How to Prepare Tris Buffer?

Tris is an abbreviation for tris(hydroxymethyl) aminomethane, a chemical molecule that is commonly employed in saline due to its isotonic and non-toxic properties. Tris base and Tris HCl are two common types of Tris buffer.

How to Prepare Tris Buffer
How to Prepare Tris Buffer

Tris buffer is a great choice for most biological systems since it has a pKa of about 8.1 at 25°C, making it an efficient buffer in the pH range between 7-9. This pH range is good for the majority of biological processes. Although altering the pH of the Tris base might be difficult, utilizing Tris HCl instead of adding NaOH or HCl can make the procedure easier. Tris HCl has additional benefits over NaOH or HCl, such as safety and repeatability.

There are two methods to prepare a Tris buffer solution. One method is to prepare solutions of Tris base and Tris HCl at the necessary concentrations, then add aliquots of one solution (typically Tris HCl) to the alternative (typically Tris base) solution while monitoring the pH until the proper pH is attained. In actuality, this is quite unusual. Most widely used Tris buffers are typically constructed using simply Tris base.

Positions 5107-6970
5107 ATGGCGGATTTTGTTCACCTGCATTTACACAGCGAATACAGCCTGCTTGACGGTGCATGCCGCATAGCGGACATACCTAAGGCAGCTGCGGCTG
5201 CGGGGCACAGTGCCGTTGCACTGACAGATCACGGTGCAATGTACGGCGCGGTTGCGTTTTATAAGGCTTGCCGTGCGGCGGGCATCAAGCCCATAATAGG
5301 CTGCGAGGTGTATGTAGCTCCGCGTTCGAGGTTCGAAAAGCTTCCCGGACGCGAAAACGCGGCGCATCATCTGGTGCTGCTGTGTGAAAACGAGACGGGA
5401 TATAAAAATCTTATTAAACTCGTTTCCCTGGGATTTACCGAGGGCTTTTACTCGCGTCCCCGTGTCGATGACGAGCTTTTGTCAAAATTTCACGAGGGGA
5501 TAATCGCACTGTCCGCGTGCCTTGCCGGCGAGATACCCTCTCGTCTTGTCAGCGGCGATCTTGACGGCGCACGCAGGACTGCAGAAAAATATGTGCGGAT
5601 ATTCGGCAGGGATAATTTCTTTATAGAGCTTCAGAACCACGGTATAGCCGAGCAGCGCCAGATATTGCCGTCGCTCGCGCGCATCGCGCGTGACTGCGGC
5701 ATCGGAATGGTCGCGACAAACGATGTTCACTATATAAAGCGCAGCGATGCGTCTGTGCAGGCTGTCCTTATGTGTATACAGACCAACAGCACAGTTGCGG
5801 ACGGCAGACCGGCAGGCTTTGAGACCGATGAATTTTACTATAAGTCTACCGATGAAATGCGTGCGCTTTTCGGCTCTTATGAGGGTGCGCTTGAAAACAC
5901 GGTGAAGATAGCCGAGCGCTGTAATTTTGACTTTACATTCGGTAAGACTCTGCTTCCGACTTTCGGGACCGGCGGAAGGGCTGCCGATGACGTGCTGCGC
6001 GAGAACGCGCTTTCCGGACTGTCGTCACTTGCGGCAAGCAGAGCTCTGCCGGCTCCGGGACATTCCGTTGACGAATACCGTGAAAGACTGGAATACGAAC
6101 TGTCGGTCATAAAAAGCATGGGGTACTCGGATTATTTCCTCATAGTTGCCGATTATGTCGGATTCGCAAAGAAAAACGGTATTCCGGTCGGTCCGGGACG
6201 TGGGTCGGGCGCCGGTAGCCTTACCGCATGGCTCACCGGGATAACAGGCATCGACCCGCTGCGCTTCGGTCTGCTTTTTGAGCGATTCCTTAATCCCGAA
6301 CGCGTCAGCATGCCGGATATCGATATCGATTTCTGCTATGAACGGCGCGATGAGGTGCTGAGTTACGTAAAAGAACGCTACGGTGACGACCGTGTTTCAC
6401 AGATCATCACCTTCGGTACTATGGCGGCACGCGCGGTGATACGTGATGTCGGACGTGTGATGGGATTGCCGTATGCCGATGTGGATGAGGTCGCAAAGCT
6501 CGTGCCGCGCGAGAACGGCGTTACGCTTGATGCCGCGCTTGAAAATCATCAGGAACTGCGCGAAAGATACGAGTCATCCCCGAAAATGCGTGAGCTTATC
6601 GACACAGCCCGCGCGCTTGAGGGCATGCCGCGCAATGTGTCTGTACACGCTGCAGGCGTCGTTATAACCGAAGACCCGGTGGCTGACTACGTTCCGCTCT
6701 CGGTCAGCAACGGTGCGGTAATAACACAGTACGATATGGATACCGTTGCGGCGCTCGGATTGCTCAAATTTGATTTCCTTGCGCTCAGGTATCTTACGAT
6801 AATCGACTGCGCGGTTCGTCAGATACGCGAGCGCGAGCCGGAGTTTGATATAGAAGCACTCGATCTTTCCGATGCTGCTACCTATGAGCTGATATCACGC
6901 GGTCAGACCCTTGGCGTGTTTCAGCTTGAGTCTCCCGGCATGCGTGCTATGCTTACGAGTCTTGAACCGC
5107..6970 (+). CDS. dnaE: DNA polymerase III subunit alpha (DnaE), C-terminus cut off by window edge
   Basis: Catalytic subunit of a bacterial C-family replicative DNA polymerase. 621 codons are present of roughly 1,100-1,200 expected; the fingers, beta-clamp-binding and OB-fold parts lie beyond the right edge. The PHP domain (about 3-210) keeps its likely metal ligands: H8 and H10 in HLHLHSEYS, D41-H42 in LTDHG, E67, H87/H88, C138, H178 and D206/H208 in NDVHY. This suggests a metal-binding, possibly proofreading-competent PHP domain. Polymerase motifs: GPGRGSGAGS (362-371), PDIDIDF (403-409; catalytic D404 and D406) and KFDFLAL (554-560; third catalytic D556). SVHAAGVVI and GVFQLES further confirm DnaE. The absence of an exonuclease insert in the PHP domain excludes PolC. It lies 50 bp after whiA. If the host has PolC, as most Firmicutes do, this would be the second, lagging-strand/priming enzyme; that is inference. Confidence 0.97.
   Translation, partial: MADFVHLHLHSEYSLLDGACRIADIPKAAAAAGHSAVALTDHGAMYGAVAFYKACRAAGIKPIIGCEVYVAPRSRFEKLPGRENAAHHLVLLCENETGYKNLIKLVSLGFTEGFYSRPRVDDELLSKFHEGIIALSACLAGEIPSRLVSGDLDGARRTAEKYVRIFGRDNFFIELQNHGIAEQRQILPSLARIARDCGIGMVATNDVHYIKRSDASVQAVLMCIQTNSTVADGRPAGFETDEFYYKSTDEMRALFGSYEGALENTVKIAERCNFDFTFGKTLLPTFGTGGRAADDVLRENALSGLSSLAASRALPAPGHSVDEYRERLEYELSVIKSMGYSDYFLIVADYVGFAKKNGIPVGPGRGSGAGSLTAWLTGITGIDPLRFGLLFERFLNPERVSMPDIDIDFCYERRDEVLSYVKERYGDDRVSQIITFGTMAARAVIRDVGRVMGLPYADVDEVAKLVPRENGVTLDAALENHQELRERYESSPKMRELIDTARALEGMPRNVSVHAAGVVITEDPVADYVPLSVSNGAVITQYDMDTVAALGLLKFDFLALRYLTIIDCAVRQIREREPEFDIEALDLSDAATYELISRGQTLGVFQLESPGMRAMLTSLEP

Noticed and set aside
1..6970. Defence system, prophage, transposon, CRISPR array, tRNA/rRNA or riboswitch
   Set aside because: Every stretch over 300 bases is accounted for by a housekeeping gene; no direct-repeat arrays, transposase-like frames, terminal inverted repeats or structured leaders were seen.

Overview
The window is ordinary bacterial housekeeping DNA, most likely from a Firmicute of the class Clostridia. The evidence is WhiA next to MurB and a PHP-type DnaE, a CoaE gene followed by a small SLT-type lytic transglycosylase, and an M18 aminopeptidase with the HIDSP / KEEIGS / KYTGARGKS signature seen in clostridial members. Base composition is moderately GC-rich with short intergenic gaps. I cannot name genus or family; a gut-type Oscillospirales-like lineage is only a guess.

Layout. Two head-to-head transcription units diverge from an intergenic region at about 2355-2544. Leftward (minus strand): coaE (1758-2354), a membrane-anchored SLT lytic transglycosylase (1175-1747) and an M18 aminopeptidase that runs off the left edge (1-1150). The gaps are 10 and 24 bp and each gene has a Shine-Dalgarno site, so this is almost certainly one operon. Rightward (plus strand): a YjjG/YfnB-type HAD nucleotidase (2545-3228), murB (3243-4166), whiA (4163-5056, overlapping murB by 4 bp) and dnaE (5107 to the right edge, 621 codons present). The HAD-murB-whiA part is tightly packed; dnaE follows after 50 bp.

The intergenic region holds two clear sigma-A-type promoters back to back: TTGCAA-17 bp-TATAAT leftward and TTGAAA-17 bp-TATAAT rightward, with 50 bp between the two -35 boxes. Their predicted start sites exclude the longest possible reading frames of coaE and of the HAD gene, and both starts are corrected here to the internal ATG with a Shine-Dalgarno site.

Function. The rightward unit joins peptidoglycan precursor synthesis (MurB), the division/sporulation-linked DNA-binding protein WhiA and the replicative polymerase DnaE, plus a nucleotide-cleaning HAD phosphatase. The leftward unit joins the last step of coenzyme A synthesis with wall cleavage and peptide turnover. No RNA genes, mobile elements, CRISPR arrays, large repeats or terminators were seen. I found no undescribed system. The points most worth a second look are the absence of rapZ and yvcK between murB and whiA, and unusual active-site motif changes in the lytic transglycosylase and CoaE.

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Preparation of Tris Buffer

Required Reagents

Calculate the amount of each item required depending on the molar concentration of the desired solution and the amount of buffer required.

  • Tris(hydroxymethyl) aminomethane
  • Distilled / deionized water
  • HCl

Process of Preparing Tris Buffer

  • Step 1: Proceed by determining the desired concentration (molarity) and volume of Tris buffer. For saline, for example, the Tris buffer solution varies from 10 to 100 mM. Once you’ve decided what you need to produce, multiply the molar concentration of the buffer by the volume of the buffer you’re making to obtain the number of moles of Tris you’ll need.
  • Step 2: Next, multiply the quantity of moles by the molecular weight of tris (121.14 g/mol) to get the amount of grams in this. The formula for tris is (moles) x (121.14 g/mol).
  • Step 3: Dissolve the Tris in 1/3 to 1/2 of the whole volume of distilled deionized water.
  • Step 4: Add HCl (e.g., 1M HCl) until the pH meter reads the required pH for your Tris buffer solution.
  • Step 5: Dilute the buffer with water to get the required final solution volume.

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Jyoti Bashyal

Jyoti Bashyal, a graduate of the Central Department of Chemistry, is an avid explorer of the molecular realm. Fueled by her fascination with chemical reactions and natural compounds, she navigates her field's complexities with precision and passion. Outside the lab, Jyoti is dedicated to making science accessible to all. She aspires to deepen audiences' understanding of the wonders of various scientific subjects and their impact on the world by sharing them with a wide range of readers through her writing.

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